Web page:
You’ve got some pretty stiff changes to make. We simply can’t afford any passengers or skrimshankers. I should like to see you make a beginning before I go, now, here. Draw up a list of rotters and slackers, of proscribed persons under headings like this. Committees municipal or racial improvement—the headmaster. Disbelievers in the occult—the school chaplain. The bogusly cheerful—the games master. The really disgusted—the teacher of modern languages. All these have got to die without issue. Unless my memory fails me there’s a stoke hole under the floor of this hall, the Black Hole we called it in my day. New boys were always put in it. Ah, I see I am right. Well look to it. Quick, guard that door. Stop that man. Good. Now boys hustle them, ready, steady—go. (English Auden 64)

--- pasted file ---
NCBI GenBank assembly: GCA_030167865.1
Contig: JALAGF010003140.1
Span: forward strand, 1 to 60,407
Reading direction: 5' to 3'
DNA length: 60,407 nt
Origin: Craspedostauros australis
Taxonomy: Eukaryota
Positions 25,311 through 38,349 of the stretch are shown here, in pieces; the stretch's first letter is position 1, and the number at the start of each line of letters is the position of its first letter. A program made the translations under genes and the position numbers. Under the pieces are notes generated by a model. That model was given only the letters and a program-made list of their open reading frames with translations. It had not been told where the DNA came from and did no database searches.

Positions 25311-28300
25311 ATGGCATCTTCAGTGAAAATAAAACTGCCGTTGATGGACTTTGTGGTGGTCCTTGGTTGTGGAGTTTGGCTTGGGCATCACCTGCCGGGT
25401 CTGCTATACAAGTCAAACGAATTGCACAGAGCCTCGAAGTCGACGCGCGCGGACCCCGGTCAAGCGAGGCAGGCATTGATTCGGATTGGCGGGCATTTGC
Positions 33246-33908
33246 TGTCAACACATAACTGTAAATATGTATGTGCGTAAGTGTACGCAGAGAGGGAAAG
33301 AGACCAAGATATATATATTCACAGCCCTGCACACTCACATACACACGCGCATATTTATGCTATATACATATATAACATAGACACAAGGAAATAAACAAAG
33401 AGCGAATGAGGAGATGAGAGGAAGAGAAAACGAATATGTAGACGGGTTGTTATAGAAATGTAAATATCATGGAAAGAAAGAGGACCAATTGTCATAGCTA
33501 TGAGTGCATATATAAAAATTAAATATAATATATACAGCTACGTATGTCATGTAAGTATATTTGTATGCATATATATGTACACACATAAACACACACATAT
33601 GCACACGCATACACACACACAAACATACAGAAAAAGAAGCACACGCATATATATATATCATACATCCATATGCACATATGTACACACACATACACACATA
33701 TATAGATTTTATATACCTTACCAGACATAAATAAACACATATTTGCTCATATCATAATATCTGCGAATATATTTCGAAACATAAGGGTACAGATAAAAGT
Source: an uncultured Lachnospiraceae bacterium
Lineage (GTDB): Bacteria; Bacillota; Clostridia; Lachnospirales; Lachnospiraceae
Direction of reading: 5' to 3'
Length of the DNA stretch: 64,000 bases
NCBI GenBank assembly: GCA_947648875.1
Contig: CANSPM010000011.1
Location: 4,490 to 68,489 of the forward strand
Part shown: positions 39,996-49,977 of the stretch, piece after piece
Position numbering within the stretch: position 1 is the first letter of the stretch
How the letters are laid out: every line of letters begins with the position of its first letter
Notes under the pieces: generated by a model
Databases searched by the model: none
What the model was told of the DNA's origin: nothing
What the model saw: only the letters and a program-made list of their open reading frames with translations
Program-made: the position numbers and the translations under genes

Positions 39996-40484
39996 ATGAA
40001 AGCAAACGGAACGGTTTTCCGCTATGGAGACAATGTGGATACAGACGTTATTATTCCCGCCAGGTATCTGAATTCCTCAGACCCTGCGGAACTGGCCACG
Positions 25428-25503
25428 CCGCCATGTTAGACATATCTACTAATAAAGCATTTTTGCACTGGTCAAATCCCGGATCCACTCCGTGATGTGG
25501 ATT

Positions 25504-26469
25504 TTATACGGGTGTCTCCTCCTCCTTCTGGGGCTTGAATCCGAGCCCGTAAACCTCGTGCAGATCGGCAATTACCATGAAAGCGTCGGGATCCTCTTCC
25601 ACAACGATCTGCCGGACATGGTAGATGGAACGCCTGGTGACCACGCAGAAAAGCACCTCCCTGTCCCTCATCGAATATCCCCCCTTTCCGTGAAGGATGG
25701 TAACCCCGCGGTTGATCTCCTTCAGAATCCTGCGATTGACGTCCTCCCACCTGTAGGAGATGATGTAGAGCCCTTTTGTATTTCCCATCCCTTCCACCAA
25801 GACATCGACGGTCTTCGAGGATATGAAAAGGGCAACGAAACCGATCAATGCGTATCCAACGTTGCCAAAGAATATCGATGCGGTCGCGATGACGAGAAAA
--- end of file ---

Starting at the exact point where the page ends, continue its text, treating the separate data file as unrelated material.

The capturing and consignment to a black hole of undesirable parties may well be a feature of Fascism, but here it is hard not to see it as absurd and over-the-top. The most valiant attempt to construct a New Critical close reading of The Orators is befuddled by the sudden swerve, after the preceding, and apparently “real sermon” on the meaning of love, and can only account for it by labeling some parts of the address as satiric, and others sincere (Spears 48). But hyperbole, the treatment of grand politics in terms of schoolboy settings, and the radical shifts of tone are not incidental: indeed, they are the most notable feature of the work. In camp, as Alfred Chester said, “the true depth of the work [is] on the surface” (Field 164), and these unsettling stylistic effects ought not to be explained away in favor of an explication of content. That the odes are written in the elaborate meters and variable line-lengths conventionally assigned to light verse, for example, matters. Auden himself makes the point when, in his foreword to the 1966 third edition of The Orators, he says that by using a “schoolboy atmosphere and diction,” and “by making [the ideas] juvenile” he wished to make it difficult “to take them seriously.” As an example, he tells us, “in one of the Odes [the fourth] I express all the sentiments with which his followers hailed the advent of Hitler, but these are rendered, I hope, innocuous by the fact that the Führer so hailed is a new-born baby and the son of a friend” (8).